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How Special are Special Interest Groups? Find Out at SLAS2013

In politics, "special interest groups" carries a negative connotation as candidates accuse their opponents of being in the back pocket of this or that special interest group. But for a professional society, special interest groups, or SIGs, garner quite the opposite reaction.


This is definitely the case with SLAS. Special Interest Group activity has been building throughout 2012 as groups organize their individual agendas for SLAS2013, January 12-16, Orlando.

Fourteen SLAS Special Interest Groups will host meetings during the Second Annual SLAS Conference and Exhibition. SIG membership is open and free to all SLAS members. SIG meetings at SLAS2013 are open to all conference participants.

• Academic Drug Discovery (Andrew Napper, chair)

• ADMET (David M. Stresser, chair)

• Automation Quality Control (John Thomas Bradshaw, chair)

• Drug Repurposing (Roger Bosse and Mathieu Archand, co-chairs)

• Informatics (Viral Vyas, chair)

• Labware Leachables (Lynn Rasmussen, chair)

• Microplate Standards (Amer El-Hage and Michael Shanler, co-chairs)

• Phenotypic Drug Discovery (Jonathan Lee, chair)

• Sample Management (Tim Dawes and Richard Kuo, co-chairs)

• Screen Design and Assay Technology (Kenda Evans, chair)

• Standards Initiatives (Burkhard Schaefer, chair)

• Stem Cells (Marcie Glicksman and Sitta Sittampalam, co-chairs)

• Technology Transfer and CRO/CMO Project Management (Liming Shi, chair)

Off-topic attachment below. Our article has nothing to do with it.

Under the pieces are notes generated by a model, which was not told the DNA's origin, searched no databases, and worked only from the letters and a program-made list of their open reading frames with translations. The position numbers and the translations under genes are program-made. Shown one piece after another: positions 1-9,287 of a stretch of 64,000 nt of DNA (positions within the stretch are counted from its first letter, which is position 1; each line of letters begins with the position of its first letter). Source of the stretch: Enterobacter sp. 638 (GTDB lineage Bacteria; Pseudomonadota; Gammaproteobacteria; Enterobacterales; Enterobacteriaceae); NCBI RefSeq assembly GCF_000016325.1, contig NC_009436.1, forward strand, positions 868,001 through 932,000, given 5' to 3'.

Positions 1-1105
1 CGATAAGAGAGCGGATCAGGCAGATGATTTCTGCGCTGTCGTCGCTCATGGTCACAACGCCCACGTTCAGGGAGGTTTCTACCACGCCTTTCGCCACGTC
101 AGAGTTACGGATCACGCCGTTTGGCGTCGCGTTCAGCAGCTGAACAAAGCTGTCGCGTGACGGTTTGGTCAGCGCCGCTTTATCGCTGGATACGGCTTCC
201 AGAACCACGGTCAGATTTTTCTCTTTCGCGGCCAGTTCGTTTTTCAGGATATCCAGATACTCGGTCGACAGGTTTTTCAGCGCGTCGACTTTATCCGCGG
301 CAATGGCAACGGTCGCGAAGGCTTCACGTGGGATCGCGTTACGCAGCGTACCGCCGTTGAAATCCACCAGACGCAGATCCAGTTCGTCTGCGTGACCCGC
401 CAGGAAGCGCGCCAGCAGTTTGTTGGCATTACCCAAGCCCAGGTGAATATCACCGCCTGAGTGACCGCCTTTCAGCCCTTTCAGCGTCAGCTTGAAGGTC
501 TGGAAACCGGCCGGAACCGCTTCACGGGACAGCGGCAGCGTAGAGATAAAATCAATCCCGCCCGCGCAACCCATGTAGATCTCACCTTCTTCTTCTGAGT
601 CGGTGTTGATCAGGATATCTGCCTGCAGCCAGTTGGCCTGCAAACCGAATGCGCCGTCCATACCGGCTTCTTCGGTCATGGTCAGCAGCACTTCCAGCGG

• Women Professionals in Science and Technology (Robyn Rourick, chair)

Volunteer leaders design the meeting focus and format to best match the interests of the individual groups. Several have planned guest speakers; others have opted for open discussion. Most are a combination of presentation, question-and-answer and the energized sharing of ideas when professionals with similar interests get together. SIG meeting abstracts and speaker information can be found in the SLAS2013 Event Scheduler.

Participants Spoke and SLAS Listened

Evaluations from SLAS2012 attendees in San Diego carried a common theme – SIG participants value the time spent together in small groups of like-minded individuals and desire the opportunity to attend more than just one SIG meeting. In response, the SLAS2013 planning team built the SLAS2013 program to include three unique timeslots for Special Interest Group meetings – times that do not conflict with SLAS2013 scientific sessions or the exhibition.

Special Interest Group meetings at SLAS2013 will be held:

Tuesday, January 15, 8:00-8:45 a.m.

Wednesday, January 16, 8:00-9:15 a.m.

Wednesday, January 16, 11:45 a.m.-1:30 p.m.

Meeting of the Minds